Diagnosis of Pulmonary Fibrosis
Arterial Blood Gas Test
Arterial blood carries oxygen from the lungs to the heart to be pumped around the body. The scar tissue that forms in the lungs of people with PF prevents oxygen from entering the blood. To assess the balance between oxygen and carbon dioxide in arterial blood in patients suspected of having pulmonary fibrosis, an arterial blood gas analysis is conducted.
A bronchoscopy is used to look inside of the airways. It involves inserting a small tube with a light at the end through a patient’s nose or mouth, down the throat into the trachea or windpipe, and down to the bronchi and bronchioles of the lungs. This procedure is used to identify the cause of lung problems. It may detect tumors, signs of infection, excess mucus in the airways, and bleeding or blockages in the lungs.
A chest X-ray, also called a chest radiography, is a rapid and painless imaging method that generates an image of the chest structures including the heart, lungs, ribs, and diaphragm. The image generated by the chest X-ray may present shadows, which indicate scar tissue. This allows the physician to diagnose the possibility of PF.
An electrocardiogram (ECG) is a simple, painless procedure that detects your heart’s electrical activity. An ECG can show how fast your heart is beating, whether the rhythm is steady or irregular, and the strength and regularity of the electrical impulses. An ECG may be recorded in a doctor’s office, an outpatient facility, in the hospital, or as part of stress testing.
Exercise testing consists of cardiovascular exercise on a treadmill or stationary bike that measures how well the lungs and heart respond to physical activity, and to evaluate oxygen levels in the blood. As the body works harder during the test, it requires more energy, so the heart needs to pump more blood.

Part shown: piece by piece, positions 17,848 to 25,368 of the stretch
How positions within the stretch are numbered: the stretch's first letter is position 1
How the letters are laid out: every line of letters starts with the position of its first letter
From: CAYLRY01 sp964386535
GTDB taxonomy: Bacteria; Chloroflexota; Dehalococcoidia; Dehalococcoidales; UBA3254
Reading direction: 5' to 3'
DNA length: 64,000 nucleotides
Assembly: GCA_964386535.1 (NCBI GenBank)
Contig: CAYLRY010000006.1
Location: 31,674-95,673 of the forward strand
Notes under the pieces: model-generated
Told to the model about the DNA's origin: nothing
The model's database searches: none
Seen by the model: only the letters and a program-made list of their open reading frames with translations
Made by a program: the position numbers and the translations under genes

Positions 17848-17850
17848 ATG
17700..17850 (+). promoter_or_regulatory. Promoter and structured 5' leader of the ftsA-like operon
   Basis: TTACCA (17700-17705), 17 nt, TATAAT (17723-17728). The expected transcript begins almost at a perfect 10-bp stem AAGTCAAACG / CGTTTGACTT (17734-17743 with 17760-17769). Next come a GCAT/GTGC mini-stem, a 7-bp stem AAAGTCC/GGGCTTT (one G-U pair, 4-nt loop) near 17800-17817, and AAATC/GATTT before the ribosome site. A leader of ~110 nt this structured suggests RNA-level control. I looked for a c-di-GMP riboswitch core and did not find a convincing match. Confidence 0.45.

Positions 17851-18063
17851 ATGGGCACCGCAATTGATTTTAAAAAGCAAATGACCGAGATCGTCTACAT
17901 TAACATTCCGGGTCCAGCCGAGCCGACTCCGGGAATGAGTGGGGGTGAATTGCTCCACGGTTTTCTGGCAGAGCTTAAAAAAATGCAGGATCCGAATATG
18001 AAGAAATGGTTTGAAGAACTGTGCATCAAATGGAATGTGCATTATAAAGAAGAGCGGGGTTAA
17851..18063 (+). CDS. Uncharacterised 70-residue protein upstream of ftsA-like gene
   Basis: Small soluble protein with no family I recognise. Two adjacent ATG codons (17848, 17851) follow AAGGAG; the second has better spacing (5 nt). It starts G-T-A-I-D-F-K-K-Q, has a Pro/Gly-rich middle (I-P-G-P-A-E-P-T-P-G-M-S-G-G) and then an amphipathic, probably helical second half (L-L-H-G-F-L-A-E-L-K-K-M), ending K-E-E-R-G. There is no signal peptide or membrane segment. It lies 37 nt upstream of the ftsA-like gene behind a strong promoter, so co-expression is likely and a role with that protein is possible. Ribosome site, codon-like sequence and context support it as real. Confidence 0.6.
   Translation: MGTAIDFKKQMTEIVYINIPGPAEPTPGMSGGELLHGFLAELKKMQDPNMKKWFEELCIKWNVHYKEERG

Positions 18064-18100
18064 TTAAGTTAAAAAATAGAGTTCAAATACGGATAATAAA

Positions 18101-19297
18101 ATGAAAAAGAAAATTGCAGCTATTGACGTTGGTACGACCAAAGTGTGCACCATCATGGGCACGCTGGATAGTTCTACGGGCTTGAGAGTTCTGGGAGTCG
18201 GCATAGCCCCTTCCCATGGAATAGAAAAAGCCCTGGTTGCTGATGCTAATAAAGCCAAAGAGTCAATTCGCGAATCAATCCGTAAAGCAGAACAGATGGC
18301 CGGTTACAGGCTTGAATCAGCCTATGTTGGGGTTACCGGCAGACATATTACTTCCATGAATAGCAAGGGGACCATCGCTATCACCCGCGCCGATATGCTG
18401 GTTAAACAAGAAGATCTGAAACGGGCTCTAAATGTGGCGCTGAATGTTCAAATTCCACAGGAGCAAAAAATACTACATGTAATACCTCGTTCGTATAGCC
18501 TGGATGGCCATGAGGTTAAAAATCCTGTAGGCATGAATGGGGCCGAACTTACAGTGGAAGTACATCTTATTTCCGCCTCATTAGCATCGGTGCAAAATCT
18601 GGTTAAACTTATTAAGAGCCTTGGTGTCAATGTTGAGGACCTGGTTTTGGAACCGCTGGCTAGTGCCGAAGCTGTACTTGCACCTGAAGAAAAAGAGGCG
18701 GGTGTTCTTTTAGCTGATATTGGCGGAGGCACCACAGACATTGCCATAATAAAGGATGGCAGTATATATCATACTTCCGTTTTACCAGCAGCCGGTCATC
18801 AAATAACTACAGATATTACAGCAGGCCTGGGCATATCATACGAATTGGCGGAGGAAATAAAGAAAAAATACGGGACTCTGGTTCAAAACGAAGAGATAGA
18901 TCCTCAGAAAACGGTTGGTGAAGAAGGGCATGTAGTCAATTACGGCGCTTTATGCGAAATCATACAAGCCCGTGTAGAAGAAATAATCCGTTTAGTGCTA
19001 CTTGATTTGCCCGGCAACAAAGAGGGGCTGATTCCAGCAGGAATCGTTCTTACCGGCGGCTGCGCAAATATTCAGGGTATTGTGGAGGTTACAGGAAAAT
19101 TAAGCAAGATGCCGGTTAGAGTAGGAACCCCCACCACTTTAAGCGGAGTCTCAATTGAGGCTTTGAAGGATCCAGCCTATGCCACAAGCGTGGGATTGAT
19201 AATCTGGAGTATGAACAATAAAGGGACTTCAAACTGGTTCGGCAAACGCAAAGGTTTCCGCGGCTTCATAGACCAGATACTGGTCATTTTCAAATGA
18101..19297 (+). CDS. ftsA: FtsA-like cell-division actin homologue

A high-resolution computed tomography (HRCT) scan is an important tool to evaluate idiopathic PF. Several abnormalities can be observed using this method: ground-glass opacities, consolidation, reticulation, and honeycombing. The extent of fibrosis may also be measured by evaluating the combination of reticulation and honeycombing.
Pulse oximetry is a noninvasive procedure to monitor the amount of oxygen in a patient’s bloodstream. In patients with PF, the amount of oxygen that goes into the lungs while inhaling is less due to the increased difficulty in breathing. Therefore, less oxygen binds to hemoglobin, resulting in lower oxygen saturation levels.
A pulmonary function test known as spirometry measures the rate of air flow in and out of the lungs, and a person’s estimated lung size. Spirometry tests can be used to help diagnose a number of lung diseases, including asthma, chronic obstructive pulmonary disease, and other conditions that affect breathing. The test can also be used to see if a treatment is effective.
A surgical biopsy is both the most reliable way of diagnosing PF but also the most invasive. A tissue sample needs to be removed from the patient’s lung in order to be analyzed and determine if there is thickening of the pulmonary walls. A surgeon may choose a thoracotomy or a video-assisted thoracoscopic surgery. The decision about which surgery to perform depends on the physician’s evaluation of each patient.